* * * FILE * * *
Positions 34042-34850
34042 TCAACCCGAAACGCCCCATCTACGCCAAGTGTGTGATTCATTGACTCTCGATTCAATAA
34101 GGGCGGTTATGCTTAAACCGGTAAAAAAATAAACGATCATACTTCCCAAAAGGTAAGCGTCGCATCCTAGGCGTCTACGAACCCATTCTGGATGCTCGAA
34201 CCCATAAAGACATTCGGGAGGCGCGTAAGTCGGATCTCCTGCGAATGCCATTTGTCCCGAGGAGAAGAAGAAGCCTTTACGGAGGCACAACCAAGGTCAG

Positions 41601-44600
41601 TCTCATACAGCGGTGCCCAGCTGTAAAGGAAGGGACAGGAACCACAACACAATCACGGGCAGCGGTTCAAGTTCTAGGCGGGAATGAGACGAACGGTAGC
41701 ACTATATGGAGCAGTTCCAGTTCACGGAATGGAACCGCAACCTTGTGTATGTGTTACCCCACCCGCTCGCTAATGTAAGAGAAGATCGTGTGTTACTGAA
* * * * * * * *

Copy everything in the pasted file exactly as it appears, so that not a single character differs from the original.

Positions 34042-34850
34042 TCAACCCGAAACGCCCCATCTACGCCAAGTGTGTGATTCATTGACTCTCGATTCAATAA
34101 GGGCGGTTATGCTTAAACCGGTAAAAAAATAAACGATCATACTTCCCAAAAGGTAAGCGTCGCATCCTAGGCGTCTACGAACCCATTCTGGATGCTCGAA
34201 CCCATAAAGACATTCGGGAGGCGCGTAAGTCGGATCTCCTGCGAATGCCATTTGTCCCGAGGAGAAGAAGAAGCCTTTACGGAGGCACAACCAAGGTCAG

Positions 41601-44600
41601 TCTCATACAGCGGTGCCCAGCTGTAAAGGAAGGGACAGGAACCACAACACAATCACGGGCAGCGGTTCAAGTTCTAGGCGGGAATGAGACGAACGGTAGC
41701 ACTATATGGAGCAGTTCCAGTTCACGGAATGGAACCGCAACCTTGTGTATGTGTTACCCCACCCGCTCGCTAATGTAAGAGAAGATCGTGTGTTACTGAA